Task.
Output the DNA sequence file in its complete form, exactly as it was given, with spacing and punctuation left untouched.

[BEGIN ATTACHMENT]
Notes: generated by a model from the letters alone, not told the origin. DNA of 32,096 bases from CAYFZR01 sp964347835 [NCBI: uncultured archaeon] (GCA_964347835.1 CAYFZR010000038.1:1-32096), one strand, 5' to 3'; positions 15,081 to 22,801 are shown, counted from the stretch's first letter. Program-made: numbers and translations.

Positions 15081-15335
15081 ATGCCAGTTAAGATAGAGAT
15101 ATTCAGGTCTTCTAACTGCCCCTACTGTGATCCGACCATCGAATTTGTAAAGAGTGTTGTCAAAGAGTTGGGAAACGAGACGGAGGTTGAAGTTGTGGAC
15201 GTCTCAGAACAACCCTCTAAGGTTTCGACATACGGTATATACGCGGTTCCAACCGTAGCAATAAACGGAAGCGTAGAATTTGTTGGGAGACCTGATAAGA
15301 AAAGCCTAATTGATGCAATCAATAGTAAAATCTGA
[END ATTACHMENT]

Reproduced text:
Notes: generated by a model from the letters alone, not told the origin. DNA of 32,096 bases from CAYFZR01 sp964347835 [NCBI: uncultured archaeon] (GCA_964347835.1 CAYFZR010000038.1:1-32096), one strand, 5' to 3'; positions 15,081 to 22,801 are shown, counted from the stretch's first letter. Program-made: numbers and translations.

Positions 15081-15335
15081 ATGCCAGTTAAGATAGAGAT
15101 ATTCAGGTCTTCTAACTGCCCCTACTGTGATCCGACCATCGAATTTGTAAAGAGTGTTGTCAAAGAGTTGGGAAACGAGACGGAGGTTGAAGTTGTGGAC
15201 GTCTCAGAACAACCCTCTAAGGTTTCGACATACGGTATATACGCGGTTCCAACCGTAGCAATAAACGGAAGCGTAGAATTTGTTGGGAGACCTGATAAGA
15301 AAAGCCTAATTGATGCAATCAATAGTAAAATCTGA